METZNER, District Judge.
Petitioner was born in China and in 1943 while in Australia he voluntarily entered the armed forces of the United States. He was on active duty until September 25, 1946 when he was honorably discharged. Petitioner entered the United States as a seaman on November 3, 1958. He was not lawfully admitted for permanent residence at the time of entry. On February 5, 1959 petitioner filed a petition for naturalization and sought to avail himself of the summary procedures provided by § 329, Immigration and Nationality Act of 1952, 8 U.S. C.A. § 1440. This section provides that an alien who has served honorably in the armed forces of the United States may be naturalized if his enlistment shall have taken place in the United States, the Canal Zone, American Samoa or Swains Island and whether or not he was at the time lawfully admitted to the United States for permanent residence. If he had not enlisted while in one of these four places, then the petition may still be granted if at any time subsequent to enlistment or induction he shall have been lawfully admitted to the United States for permanent residence.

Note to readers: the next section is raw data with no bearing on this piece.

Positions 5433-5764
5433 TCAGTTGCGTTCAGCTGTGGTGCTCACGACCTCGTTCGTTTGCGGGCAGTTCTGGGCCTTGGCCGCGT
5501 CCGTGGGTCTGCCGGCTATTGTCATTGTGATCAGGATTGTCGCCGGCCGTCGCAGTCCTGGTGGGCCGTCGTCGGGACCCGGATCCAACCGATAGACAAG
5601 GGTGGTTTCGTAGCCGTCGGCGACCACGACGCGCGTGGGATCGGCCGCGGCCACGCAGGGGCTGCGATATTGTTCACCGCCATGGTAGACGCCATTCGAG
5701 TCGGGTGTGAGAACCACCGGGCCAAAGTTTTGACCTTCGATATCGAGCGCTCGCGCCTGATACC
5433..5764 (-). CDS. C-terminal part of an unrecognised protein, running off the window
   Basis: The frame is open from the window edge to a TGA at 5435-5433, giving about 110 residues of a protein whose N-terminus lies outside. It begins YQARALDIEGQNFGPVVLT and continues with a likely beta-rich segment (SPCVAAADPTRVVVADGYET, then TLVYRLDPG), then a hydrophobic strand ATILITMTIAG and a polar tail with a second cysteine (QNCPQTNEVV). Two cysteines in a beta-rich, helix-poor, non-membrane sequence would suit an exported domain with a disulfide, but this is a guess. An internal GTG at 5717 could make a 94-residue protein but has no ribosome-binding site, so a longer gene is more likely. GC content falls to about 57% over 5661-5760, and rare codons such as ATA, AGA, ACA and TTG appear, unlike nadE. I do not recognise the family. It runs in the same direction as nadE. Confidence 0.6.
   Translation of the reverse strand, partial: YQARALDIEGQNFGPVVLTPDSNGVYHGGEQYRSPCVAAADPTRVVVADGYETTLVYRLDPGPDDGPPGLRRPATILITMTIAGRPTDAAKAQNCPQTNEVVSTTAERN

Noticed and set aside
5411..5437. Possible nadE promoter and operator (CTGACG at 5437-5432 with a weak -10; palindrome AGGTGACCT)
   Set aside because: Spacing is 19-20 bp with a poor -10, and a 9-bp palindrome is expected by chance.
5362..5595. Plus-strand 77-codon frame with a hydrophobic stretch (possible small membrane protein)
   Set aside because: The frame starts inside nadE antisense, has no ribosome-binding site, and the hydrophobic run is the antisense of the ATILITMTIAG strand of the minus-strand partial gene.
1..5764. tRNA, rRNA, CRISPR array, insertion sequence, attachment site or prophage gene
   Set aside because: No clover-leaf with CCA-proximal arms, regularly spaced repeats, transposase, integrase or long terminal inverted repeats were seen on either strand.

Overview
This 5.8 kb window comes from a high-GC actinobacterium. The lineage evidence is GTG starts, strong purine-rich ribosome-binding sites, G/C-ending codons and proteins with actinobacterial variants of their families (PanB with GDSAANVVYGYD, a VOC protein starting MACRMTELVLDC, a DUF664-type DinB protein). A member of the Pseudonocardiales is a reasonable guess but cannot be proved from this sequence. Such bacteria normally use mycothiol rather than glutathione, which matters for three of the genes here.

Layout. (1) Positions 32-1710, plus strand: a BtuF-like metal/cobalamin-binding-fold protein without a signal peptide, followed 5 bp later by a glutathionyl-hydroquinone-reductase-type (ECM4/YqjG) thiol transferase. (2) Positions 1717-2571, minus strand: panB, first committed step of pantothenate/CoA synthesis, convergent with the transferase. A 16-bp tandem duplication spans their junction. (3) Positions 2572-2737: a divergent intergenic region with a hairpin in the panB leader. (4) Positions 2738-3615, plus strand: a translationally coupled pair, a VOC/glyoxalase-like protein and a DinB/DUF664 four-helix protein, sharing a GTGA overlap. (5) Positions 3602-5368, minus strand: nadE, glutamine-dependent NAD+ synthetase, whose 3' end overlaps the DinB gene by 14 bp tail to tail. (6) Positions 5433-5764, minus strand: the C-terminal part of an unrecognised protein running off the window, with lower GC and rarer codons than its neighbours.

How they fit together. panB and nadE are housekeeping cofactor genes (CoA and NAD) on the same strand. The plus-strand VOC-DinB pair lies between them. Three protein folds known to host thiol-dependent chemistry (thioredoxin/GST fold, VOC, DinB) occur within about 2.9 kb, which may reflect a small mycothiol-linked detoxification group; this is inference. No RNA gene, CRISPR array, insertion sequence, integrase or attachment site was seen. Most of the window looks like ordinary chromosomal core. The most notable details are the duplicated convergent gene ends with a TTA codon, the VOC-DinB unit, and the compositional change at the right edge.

It is therefore evident that the specific provisions of the statute cannot afford relief to this petitioner. This is unfortunate in view of petitioner's voluntary service in the armed forces of this country and his honorable discharge. Judge Bruchhausen has written on a similar matter which was disposed of in the Eastern District of New York, Matter of Lum Sum Git, D.C.1958, 161 F.Supp. 821, 822, and I repeat his statement that "* * * in view of all of the circumstances and of the contribution made by the petitioner through his military service, the Administrative authorities should use all of the means within their province to the end that his residence in this country be continued."
The petitioner's application for naturalization is denied.